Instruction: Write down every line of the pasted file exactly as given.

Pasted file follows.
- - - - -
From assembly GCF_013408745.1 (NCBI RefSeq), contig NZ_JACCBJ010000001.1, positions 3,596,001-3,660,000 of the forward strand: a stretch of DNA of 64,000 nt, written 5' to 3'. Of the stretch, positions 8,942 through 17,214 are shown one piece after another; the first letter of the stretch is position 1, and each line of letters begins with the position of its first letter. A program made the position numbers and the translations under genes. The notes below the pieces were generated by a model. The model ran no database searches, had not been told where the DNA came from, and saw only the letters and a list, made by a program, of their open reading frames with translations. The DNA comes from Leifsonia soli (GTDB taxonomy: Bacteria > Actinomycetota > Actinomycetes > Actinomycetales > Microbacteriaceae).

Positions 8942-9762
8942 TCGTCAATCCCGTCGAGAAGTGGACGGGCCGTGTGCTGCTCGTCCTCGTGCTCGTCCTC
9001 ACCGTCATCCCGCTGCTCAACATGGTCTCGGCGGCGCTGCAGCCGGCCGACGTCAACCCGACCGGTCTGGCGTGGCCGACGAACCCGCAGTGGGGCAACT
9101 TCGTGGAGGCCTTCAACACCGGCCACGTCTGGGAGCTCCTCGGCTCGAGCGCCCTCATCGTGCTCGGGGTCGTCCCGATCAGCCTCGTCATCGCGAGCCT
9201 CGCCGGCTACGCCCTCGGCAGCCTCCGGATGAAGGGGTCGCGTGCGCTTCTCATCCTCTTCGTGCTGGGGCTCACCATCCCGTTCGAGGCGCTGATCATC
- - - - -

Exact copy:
From assembly GCF_013408745.1 (NCBI RefSeq), contig NZ_JACCBJ010000001.1, positions 3,596,001-3,660,000 of the forward strand: a stretch of DNA of 64,000 nt, written 5' to 3'. Of the stretch, positions 8,942 through 17,214 are shown one piece after another; the first letter of the stretch is position 1, and each line of letters begins with the position of its first letter. A program made the position numbers and the translations under genes. The notes below the pieces were generated by a model. The model ran no database searches, had not been told where the DNA came from, and saw only the letters and a list, made by a program, of their open reading frames with translations. The DNA comes from Leifsonia soli (GTDB taxonomy: Bacteria > Actinomycetota > Actinomycetes > Actinomycetales > Microbacteriaceae).

Positions 8942-9762
8942 TCGTCAATCCCGTCGAGAAGTGGACGGGCCGTGTGCTGCTCGTCCTCGTGCTCGTCCTC
9001 ACCGTCATCCCGCTGCTCAACATGGTCTCGGCGGCGCTGCAGCCGGCCGACGTCAACCCGACCGGTCTGGCGTGGCCGACGAACCCGCAGTGGGGCAACT
9101 TCGTGGAGGCCTTCAACACCGGCCACGTCTGGGAGCTCCTCGGCTCGAGCGCCCTCATCGTGCTCGGGGTCGTCCCGATCAGCCTCGTCATCGCGAGCCT
9201 CGCCGGCTACGCCCTCGGCAGCCTCCGGATGAAGGGGTCGCGTGCGCTTCTCATCCTCTTCGTGCTGGGGCTCACCATCCCGTTCGAGGCGCTGATCATC